The Defence of Paris pays tribute to the heroism of Parisians during the 1870-1871 war. After the defeat at Sedan and the declaration of the Republic, the government of Léon Gambetta organised the “defence of Paris”. For more than six months Paris, besieged, withstood the Prussian army, leading to terrible suffering. In the winter of 1870-1871, Parisians were forced to eat rats and sparrows. Ten years after this tragic episode, the Seine Département organised a competition for the erection of a monument in homage to those who defended the capital, in order to celebrate a key event in the founding of the Third Republic and demonstrate that France, although defeated, was still a great nation.

“Paris was only conquered by famine. Such a defeat is worth more than one victory (1)” wrote a critic in 1883, during the inauguration of the bronze monument, initially located at the Courbevoie roundabout. 

Nearly 100 sculptors, including Rodin, Falguière and Bartholdi, took part in the competition for The Defence of Paris. The entry chosen by the panel of judges was that of Louis-Ernest Barrias. (1841-1905). Barrias was a pupil of Jules Cavelier at the École des Beaux-Arts. He won the Prix de Rome in 1864 and was then a resident artist at the Villa Médicis. He enjoyed a very successful career on his return to Paris in 1870. After an initial success with The Maiden from Megara (Paris, Musée d’Orsay) presented at the Salon of 1870, he made his name at the Salon of 1878, with the group titled First Funerals, a marble version of which is on display at the Petit Palais (there is another version in the Musée des Beaux-Arts in Lyon). The creation of the monument to the Defence of Paris marked the beginning of a long official career for Barrias: in the 1880s he was one of the most sought after French sculptors and created several public monuments which became emblematic of Republican “statuomania”, such as the monument to Victor Hugo, inaugurated in 1902, and melted down during the Occupation in 1943.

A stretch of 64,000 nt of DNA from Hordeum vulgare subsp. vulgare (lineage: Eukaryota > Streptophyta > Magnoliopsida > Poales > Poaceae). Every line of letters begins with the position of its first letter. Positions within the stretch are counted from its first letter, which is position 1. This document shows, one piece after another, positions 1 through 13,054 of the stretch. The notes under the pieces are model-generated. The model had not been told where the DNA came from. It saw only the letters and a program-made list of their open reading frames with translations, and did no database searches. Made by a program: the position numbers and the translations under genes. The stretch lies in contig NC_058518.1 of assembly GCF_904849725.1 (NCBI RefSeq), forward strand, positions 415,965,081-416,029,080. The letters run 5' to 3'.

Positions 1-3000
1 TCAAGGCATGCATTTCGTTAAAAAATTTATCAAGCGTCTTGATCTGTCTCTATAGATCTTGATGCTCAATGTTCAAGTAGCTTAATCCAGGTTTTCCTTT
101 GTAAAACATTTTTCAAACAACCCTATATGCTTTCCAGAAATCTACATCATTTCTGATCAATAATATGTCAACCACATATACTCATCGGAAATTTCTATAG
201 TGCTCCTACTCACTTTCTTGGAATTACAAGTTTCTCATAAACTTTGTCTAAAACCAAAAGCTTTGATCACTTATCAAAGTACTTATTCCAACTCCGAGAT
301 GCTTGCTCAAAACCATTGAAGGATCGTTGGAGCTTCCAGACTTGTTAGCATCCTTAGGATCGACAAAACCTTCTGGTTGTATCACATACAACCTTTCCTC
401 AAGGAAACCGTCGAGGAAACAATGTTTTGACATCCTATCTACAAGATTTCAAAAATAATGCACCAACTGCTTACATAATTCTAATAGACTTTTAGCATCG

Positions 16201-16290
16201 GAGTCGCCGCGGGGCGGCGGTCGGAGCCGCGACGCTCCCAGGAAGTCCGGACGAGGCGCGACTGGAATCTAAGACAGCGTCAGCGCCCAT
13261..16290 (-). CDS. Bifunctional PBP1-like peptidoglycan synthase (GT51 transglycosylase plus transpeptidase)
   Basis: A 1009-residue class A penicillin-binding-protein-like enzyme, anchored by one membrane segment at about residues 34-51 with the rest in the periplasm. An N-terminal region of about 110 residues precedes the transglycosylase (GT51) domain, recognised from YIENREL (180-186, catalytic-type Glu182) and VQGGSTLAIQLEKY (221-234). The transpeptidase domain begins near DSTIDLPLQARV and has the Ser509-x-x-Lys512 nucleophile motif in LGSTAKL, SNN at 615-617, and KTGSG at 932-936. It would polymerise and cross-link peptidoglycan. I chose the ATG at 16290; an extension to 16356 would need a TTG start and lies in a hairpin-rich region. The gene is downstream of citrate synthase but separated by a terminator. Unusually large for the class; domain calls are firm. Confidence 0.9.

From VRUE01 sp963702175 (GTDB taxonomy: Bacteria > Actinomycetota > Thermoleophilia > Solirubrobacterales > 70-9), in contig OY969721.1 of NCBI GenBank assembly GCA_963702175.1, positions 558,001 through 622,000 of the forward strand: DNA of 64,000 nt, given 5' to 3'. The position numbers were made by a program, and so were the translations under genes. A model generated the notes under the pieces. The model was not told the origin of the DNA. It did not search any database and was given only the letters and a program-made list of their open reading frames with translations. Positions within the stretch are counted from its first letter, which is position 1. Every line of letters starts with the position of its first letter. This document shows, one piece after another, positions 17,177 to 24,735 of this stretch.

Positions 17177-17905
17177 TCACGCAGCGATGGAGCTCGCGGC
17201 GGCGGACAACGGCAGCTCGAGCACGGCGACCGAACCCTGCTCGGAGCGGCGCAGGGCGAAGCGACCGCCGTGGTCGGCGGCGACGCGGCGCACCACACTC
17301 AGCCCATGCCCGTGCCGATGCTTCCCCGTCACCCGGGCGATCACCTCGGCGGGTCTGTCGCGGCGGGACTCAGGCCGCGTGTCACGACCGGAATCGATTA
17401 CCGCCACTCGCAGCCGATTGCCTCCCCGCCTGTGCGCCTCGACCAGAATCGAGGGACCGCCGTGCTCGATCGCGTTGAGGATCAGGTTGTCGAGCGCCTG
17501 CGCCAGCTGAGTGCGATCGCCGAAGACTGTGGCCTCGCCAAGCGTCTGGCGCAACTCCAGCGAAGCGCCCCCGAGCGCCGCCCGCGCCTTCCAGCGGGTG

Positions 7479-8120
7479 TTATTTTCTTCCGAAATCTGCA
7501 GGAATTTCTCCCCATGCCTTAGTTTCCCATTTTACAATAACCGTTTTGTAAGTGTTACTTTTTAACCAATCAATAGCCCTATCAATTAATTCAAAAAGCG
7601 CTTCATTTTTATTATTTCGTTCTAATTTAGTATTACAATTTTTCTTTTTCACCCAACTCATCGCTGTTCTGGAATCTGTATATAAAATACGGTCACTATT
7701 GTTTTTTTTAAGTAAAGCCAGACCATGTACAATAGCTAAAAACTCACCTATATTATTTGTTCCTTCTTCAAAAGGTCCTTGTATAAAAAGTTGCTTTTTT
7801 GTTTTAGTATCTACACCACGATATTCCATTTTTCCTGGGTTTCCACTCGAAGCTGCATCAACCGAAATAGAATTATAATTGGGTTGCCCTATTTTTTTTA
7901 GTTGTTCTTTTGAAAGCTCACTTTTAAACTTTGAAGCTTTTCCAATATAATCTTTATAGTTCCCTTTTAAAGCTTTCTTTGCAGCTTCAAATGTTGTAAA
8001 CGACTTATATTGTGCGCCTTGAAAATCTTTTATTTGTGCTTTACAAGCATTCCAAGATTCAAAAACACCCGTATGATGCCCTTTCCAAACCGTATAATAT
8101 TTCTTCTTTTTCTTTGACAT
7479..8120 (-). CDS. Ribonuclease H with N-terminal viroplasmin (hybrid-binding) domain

The success of the Defence of Paris can be explained by the group’s balanced and harmonious aspect: the sculptor manages to cleverly combine allegory and realism, monumentality and movement. The City of Paris is represented by a young woman holding a flag, with a tower on her head and dressed in military uniform. She is leaning on a canon while a young soldier, rifle in hand, protects her. At the back, a young girl crouching down reminds us that the siege spared neither women nor children.

The Defence of Paris on display at the Petit Palais is a preparatory model in plaster, patinated to imitate bronze. Before being placed in the City of Paris collections, it was used to create the final monument still in place in the district of La Défense – which got its name from the sculpture. An exceptional witness to the origin of the sculpted monument, the Petit Palais plaster version, which has recently been restored, is once again on display in the museum’s exhibition rooms after a long period in storage. It allows visitors to discover the talent of Ernest Barrias, an iconic sculptor of the French Third Republic. The City of Paris owns a large collection of his work, still unfamiliar to the general public.

C. C.-V.

(1) Michel Anézo in La France of 14 August 1883 (documentary record for The Defence of Paris at the Petit Palais).
City of Paris municipal collection's website

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